To play it safe, you should probably dilute the isopropyl alcohol. Start with the 70%, or rubbing alcohol, strength and not the 99% pure isopropyl alcohol. Cut it 50/50 with distilled water before you apply a small amount to the cloth. You can also try a 50/50 solution of distilled water and white vinegar instead of the isopropyl alcohol solution.

Do you have a non-glass LCD screen instead? Then you need even less: just a clean microfiber cloth and, sometimes, a little distilled water.

What products should I not use to clean my computer screen?

Again, using the wrong or too strong a product can cause permanent damage to your computer screen. “Stay away from bleach or ammonia or soap and water,” Silverman says. “Just alcohol, not acetone.” Also, don’t take this as a good excuse to pull out those Clorox disinfectant wipes you hoarded at the beginning of the pandemic. Don’t use household disinfecting wipes on your computer screen.

The same goes for your old T-shirts that you’ve saved from the last time you had to help a friend paint their walls. Save that for the next time you have to wipe down the bathtub, not your computer screens.

Can you use Windex on a computer screen?

You should be able to use a mild glass-cleaner or window-cleaner spray like Windex on glass-coated screens, but be sparing—create a diluted solution of 50% Windex and 50% distilled water. If you’re not sure whether the glass cleaning agent you have is mild enough to use on your glass-coated computer screen, err on the side of caution and don’t use it.

Never use Windex on LCD screens.

Can I use an ordinary paper towel or do I need a microfiber towel?

To avoid the possibility of scratching up your computer screen, you should use cloths specifically made for delicate cleaning jobs like wiping screens or lenses. A soft microfiber cloth is pretty much perfect for cleaning screens. “A microfiber towel is the way to go, or even an eyeglass or sunglass cleaner cloth,” Silverman says.

Make sure the cloth’s clean before you start dragging it across your screen. You don’t want to start cleaning your expensive laptop’s screen only to find you’ve gouged a 12-inch scar into it because your partner had just used the same cloth to wipe up broken glassware.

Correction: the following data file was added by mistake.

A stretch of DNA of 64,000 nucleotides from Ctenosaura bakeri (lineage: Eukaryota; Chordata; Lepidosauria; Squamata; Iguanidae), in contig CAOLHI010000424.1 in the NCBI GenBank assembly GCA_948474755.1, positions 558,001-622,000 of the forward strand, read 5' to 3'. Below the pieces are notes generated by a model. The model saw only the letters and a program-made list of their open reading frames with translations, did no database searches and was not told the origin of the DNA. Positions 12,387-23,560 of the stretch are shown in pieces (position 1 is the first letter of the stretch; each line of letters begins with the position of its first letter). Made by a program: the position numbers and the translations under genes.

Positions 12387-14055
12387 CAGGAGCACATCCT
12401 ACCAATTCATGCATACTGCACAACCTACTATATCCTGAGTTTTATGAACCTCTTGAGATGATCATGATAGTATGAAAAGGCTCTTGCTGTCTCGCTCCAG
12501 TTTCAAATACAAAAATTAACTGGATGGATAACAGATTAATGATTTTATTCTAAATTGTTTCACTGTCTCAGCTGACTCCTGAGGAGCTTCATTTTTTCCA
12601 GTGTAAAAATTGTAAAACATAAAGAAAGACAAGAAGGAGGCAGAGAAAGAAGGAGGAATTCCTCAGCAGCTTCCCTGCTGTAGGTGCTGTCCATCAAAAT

How do I clean a glass-coated, non-LCD screen?

We can never say it enough: Avoiding strong cleaners is always the key to preventing permanent damage to your computer screen. Try doing a dry wipe down with a dry microfiber cloth first. That’ll take off most of the dust and may be enough for you to start reading your screen more clearly again.

If it’s still not clean enough for you, move to using a dampened cloth for a second pass. Use the other dust-free side of the same microfiber cloth you used for the first go, or switch to a new, clean cloth entirely.

Take your (likely diluted) cleaning solution of distilled water and isopropyl alcohol (or vinegar or Windex) and spray it once or twice into your microfiber cloth before wiping it ever so gently across the computer screen. Wipe the entire screen but don’t let any fluid get onto or drip onto your keyboard or other parts of the computer—especially gaps and openings in the housing.

How do I clean a regular, non-glass LCD screen?

You really only need a dry microfiber cloth and, maybe, a squirt or two of distilled water to clean an LCD screen. “On an LCD screen, do not use any strong cleansers,” Silverman says. “Only use a soft cloth to dust. If there is debris, you can use a little water on a cloth to remove it, but try to avoid.”

Start with the dry wipe down first before trying that second pass with the now-lightly dampened microfiber cloth on the dust-free side (or use a new or clean microfiber cloth). Remember: You’re spraying the water into the cloth if you have to use it at all, and watch the dripping!

If this sounds familiar or brings up memories of another cleaning escapade of yours, it’s because these are basically the same instructions as for cleaning a TV screen.

Do I have to clean an antiglare LCD screen differently than a regular LCD screen?